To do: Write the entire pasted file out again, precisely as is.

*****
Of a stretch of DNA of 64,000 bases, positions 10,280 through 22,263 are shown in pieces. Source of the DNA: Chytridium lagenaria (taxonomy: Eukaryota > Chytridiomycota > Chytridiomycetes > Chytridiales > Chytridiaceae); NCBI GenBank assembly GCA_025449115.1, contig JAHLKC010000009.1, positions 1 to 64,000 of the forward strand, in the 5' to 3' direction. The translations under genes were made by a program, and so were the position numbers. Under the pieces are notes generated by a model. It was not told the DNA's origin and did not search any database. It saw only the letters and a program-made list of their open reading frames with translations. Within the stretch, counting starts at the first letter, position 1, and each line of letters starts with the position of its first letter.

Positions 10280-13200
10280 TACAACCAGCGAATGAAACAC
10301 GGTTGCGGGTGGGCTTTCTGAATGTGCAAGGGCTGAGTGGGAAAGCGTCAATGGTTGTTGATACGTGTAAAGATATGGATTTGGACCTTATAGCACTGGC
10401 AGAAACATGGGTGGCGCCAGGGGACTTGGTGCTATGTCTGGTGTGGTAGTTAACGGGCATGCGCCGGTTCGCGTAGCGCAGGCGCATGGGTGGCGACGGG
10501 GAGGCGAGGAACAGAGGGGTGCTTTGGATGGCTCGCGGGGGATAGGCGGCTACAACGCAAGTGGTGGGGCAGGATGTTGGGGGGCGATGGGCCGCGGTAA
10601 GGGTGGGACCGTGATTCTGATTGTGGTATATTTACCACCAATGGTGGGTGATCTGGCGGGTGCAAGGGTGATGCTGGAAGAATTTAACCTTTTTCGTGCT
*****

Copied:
Of a stretch of DNA of 64,000 bases, positions 10,280 through 22,263 are shown in pieces. Source of the DNA: Chytridium lagenaria (taxonomy: Eukaryota > Chytridiomycota > Chytridiomycetes > Chytridiales > Chytridiaceae); NCBI GenBank assembly GCA_025449115.1, contig JAHLKC010000009.1, positions 1 to 64,000 of the forward strand, in the 5' to 3' direction. The translations under genes were made by a program, and so were the position numbers. Under the pieces are notes generated by a model. It was not told the DNA's origin and did not search any database. It saw only the letters and a program-made list of their open reading frames with translations. Within the stretch, counting starts at the first letter, position 1, and each line of letters starts with the position of its first letter.

Positions 10280-13200
10280 TACAACCAGCGAATGAAACAC
10301 GGTTGCGGGTGGGCTTTCTGAATGTGCAAGGGCTGAGTGGGAAAGCGTCAATGGTTGTTGATACGTGTAAAGATATGGATTTGGACCTTATAGCACTGGC
10401 AGAAACATGGGTGGCGCCAGGGGACTTGGTGCTATGTCTGGTGTGGTAGTTAACGGGCATGCGCCGGTTCGCGTAGCGCAGGCGCATGGGTGGCGACGGG
10501 GAGGCGAGGAACAGAGGGGTGCTTTGGATGGCTCGCGGGGGATAGGCGGCTACAACGCAAGTGGTGGGGCAGGATGTTGGGGGGCGATGGGCCGCGGTAA
10601 GGGTGGGACCGTGATTCTGATTGTGGTATATTTACCACCAATGGTGGGTGATCTGGCGGGTGCAAGGGTGATGCTGGAAGAATTTAACCTTTTTCGTGCT